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Confederate statues should not be removed

On Thursday, Gov. Ralph Northam launched his biggest distraction from his failures to lead yet, the removal of the Lee Monument on Monument Avenue.

Between his efforts and those of Mayor Levar Stoney, there will be no Confederate monuments in public spaces by this time next year. In fact, just this weekend, protesters tore down the statue of Confederate General Williams Carter Wickham. At this time, no city officials will comment on where the statue has been taken.

Gov. Northam has failed in his leadership during the COVID-19 pandemic, and those failures were only compounded by his handling of the protests and riots following the inexcusable police killing of George Floyd. Northam failed to act for 48 hours, allowing arson, looting, and vandalism to run wild in Richmond and other cities around the commonwealth.

As businesses were burned and looted around Virginia for 48 hours, the governor was nowhere to be seen, leaving local leaders to fend for themselves. When the governor finally did emerge from hiding to hold a press event on Tuesday, he could not bring himself to criticize the people a reporter said were “destroying the city.” Instead, the governor said we should “listen” to looters and arsonists.

Peaceful protest is part of the American experience. It is protected by the Constitution, and in the protests surrounding the murder of George Floyd, they are absolutely justified. Those who loot, burn, and vandalize are hurting the very communities they say they want to support. Calling those people out is just as American as a peaceful protest or civil disobedience.

It is absolutely clear that Gov. Northam is so paralyzed by his past statements and actions on matters of race that he is unable to effectively lead at this time. When a small group of 20 or so people began to protest in May over the restrictions on business, their protest was disbanded because it violated the limit on gatherings to 10 people. Now, hundreds and thousands of people march in close proximity with no pushback from Northam and his team.

As the governor likes to say, the virus doesn’t respect political boundaries. It is not a Republican or Democratic virus. Yet the governor and his team continue to allow giant protests to go forward in spite of the declared public health emergency. Either the ban on groups larger than 10 (or 50 starting last Friday) is critical to public health or it is not. If it is safe for these groups to congregate, then businesses should be allowed to reopen. If it is not safe, authorities should disband them.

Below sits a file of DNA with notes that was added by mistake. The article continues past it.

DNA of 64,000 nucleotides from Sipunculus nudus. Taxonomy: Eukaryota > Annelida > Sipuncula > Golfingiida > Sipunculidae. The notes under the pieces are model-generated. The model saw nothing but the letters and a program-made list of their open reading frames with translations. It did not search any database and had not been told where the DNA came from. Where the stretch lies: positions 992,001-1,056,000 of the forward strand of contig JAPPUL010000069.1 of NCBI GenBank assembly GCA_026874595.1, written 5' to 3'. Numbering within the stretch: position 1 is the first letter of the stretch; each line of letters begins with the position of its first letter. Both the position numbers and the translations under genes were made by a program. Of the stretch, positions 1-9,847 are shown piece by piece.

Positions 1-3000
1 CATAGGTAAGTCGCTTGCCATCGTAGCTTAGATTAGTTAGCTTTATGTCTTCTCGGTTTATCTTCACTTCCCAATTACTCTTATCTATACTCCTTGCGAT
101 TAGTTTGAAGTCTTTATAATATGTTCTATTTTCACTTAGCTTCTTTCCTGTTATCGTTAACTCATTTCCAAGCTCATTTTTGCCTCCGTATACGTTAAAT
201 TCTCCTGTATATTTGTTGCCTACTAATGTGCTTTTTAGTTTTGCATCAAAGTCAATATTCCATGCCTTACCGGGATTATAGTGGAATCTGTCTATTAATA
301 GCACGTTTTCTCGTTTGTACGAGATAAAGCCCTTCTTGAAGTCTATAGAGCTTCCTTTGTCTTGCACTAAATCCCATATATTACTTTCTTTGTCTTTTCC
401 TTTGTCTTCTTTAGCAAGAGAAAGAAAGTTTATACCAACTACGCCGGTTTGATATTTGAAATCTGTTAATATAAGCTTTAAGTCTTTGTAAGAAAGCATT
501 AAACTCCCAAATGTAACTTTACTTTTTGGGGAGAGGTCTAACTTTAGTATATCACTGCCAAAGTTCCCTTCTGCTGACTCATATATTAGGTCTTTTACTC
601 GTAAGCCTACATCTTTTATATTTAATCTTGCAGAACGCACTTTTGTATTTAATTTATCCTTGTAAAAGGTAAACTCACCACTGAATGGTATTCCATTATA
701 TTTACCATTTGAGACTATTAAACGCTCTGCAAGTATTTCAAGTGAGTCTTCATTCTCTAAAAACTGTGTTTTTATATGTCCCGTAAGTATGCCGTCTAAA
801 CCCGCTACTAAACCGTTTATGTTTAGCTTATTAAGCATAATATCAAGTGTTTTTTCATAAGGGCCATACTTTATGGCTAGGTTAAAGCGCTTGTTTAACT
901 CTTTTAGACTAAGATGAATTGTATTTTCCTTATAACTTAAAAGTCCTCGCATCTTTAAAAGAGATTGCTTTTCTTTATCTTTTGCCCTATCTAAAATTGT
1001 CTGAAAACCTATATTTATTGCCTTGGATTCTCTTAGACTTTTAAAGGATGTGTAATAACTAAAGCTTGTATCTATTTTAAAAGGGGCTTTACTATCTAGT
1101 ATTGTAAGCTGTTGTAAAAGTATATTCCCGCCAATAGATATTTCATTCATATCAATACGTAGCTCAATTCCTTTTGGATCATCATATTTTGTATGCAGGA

Reasonable people can disagree on monuments, but what Gov. Northam has done, is to pour gas on an already growing fire of anger and unrest. The new Democrat majority gave local governments control over monuments starting July 1. I have consistently voted against removal of the monuments, including voting against House Bill 1537 and Senate Bill 183, which gave localities that authority during the 2020 General Assembly session.

Northam was already flailing due to his failed leadership on COVID-19. He has made inconsistent decisions, ignored the advice of his own reopening advisors, and turned a deaf ear to Southwest and Southside Virginia when they asked to restart their economies.

Northam’s handling of testing has earned rebuke from such conservative supporters as The Washington Post, and now we’re learning that Virginia’s nursing homes are among the worst in the nation due to COVID-19 and Northam’s failure to test for the disease.

The governor had little choice but to change the subject in the most sweeping way he had at his disposal — thus, monument removal becomes the order of the day. Those who said his leadership was compromised and he should step down are being proven right by the day. I believe that the Confederate statues are an important part of our history here in Virginia and I stand firmly against their removal.

Del. Tommy Wright can be reached via email at DelTWright@house.virginia.gov or (804) 698-1061.